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CHAPTER FIVE: Voice and body image

Antonella Sansone Karnac Books ePub

We teach love with our gestures, more than with our words.
We love through touch and breathing;
the child feels whether the hands are loving
or whether they are careless, or rejecting.
Muscles obey our intentions and feelings.
Words can lie; muscles and gestures cannot.
Hands can be distracted, as can our brain.

Colwyn Trevarthen (1999) has made rich use of micro-descriptions of mothers and infants in “proto-conversation” to explore the dynamics of the infant’s first relationship. His study of communicative and co-operative exchanges between infants and adults brought about radical change, undermining the reductive cognitive perspective and the classical psychoanalytic models. Since the late 1970s, he has conducted research that reviews the very young baby’s emotional, communicative, and relational capacities. In contrast with the idea of babies as unskilled, Trevarthen sheds light on the baby’s innate musical intelligence, narrative awareness, and capacity to engage in relationships.

The sounds a mother makes, including “motherese” or baby talk, vocalizations, and rhythmic songs and rhymes, are an important element of bonding. From the moment that she first responds to sound around seven months’ gestation, the infant has been hearing her mother’s voice. Her body moves in rhythm with her mother’s speech patterns, and the high-pitched tone her mother uses when talking to her is particularly reassuring.

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CHAPTER ELEVEN: The father’s receptiveness

Antonella Sansone Karnac Books ePub

A mother gets more of the sensual joy that a new baby
brings:
skin contact with the breast,
a feeling of being wanted, needed, and loved;
the passionate interest and intense bonding
that resembles the early days of a great love affair.
Indeed, a mother has her beautiful new lover—the baby-
whose needs are the priority.
By massaging and bathing the baby
a father can share the mother’s sensual experience with her
baby,
gaining a sense of fulfilment and providing the
invaluable benefits of a complementary triad.

The “other” from the mother

Men are often described as aggressive, unsupportive, reticent, insensitive, and so on, in cultural terms. There is contradictory evidence from my observational study and others (Park, Power, Tinsley … Hymel, 1979; Klaus, Kennell & Klaus, 1996) and it seems that they need to overcome certain cultural barriers to display the authentic part of their identity. For instance, to get a man to admit that he is suffering from post-natal depression has been, until recently, virtually unthinkable. Sadness and post-natal depression are perceived as “women’s stuff”, characterized by hormonal changes. Men are capable of love, support, respect, emotional expression, and creativity.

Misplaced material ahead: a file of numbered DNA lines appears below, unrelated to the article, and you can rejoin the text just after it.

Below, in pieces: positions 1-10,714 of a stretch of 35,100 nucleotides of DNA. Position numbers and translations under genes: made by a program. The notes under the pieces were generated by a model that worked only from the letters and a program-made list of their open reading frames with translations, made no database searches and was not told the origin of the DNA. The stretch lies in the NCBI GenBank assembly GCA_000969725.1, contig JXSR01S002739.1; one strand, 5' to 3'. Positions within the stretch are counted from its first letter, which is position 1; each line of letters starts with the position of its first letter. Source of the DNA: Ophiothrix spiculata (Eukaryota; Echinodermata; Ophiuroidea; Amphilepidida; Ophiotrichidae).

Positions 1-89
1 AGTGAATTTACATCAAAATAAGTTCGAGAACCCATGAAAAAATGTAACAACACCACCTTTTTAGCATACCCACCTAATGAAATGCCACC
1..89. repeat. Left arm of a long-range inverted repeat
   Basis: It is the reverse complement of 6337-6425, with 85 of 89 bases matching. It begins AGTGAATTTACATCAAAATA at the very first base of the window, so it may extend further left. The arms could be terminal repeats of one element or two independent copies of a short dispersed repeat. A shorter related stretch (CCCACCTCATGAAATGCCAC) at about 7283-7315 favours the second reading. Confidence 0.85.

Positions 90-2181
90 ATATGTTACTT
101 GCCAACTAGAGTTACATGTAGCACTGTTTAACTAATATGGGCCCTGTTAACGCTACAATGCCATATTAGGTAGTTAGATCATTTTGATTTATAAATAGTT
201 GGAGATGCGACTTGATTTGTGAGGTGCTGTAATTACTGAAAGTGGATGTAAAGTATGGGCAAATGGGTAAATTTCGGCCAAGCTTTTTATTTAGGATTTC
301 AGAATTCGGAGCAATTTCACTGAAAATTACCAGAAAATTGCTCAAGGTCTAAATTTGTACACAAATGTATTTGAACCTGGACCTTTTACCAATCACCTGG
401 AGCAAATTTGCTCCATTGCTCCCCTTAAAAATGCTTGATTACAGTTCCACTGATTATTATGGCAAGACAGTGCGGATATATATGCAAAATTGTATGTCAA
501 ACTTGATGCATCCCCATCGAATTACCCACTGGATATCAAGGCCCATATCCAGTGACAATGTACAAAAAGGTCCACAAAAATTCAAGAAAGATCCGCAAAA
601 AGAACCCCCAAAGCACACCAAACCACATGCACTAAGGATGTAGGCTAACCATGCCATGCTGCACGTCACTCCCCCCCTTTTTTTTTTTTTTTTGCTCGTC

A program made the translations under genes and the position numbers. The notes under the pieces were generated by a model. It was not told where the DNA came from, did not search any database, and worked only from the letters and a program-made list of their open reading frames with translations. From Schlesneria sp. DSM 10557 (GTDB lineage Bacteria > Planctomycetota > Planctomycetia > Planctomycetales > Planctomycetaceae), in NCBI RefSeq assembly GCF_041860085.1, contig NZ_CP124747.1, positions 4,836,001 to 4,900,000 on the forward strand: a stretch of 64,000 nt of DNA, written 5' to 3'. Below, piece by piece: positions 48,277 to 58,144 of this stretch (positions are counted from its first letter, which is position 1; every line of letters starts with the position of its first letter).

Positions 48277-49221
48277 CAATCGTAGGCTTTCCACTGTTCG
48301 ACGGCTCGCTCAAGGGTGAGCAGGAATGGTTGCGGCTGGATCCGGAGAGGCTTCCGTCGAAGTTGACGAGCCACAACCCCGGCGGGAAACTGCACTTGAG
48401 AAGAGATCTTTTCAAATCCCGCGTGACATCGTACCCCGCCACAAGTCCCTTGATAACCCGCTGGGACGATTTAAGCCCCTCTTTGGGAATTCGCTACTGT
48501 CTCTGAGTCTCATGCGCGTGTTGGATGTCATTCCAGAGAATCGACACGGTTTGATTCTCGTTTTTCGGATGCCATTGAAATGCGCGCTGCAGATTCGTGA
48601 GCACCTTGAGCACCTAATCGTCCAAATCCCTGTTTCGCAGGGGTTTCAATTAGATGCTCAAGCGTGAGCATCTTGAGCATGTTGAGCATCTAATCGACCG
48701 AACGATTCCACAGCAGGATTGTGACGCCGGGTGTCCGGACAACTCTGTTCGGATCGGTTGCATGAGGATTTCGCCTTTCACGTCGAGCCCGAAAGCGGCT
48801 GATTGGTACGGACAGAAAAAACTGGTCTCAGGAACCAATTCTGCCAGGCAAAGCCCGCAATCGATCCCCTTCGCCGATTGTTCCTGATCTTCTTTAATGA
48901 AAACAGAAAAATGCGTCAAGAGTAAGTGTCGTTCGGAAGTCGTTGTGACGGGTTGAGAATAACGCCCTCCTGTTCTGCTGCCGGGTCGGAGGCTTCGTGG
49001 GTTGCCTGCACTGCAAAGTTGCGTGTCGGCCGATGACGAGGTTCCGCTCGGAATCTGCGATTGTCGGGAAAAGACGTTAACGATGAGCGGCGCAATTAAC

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CHAPTER 10: Conclusions

Antonella Sansone Karnac Books ePub

In this book, I have explored the philosophical framework of dualism and its formative infuence on the development of psychoanalytic psychosomatics. I have highlighted Winnicott’ s work on the psyche-soma as a break from the dualistic tradition that, unlike the work of existential analysts, resides within an object-relations perspective. I have built on Winnicott’ s work, on Pines’ thinking about a woman's unconscious use of her body, and on Kleinian and post-Kleinian visions, to highlight the benefts of baby massage classes as what I believe should be an integral part of psychotherapeutic work with parents and infants.

My exploration of certain philosophical and theoretical issues within psychoanalysis has been in the service of “building a home” for clinical work with parents and infants and for infant observation settings. Such a home should be built upon the three following principles: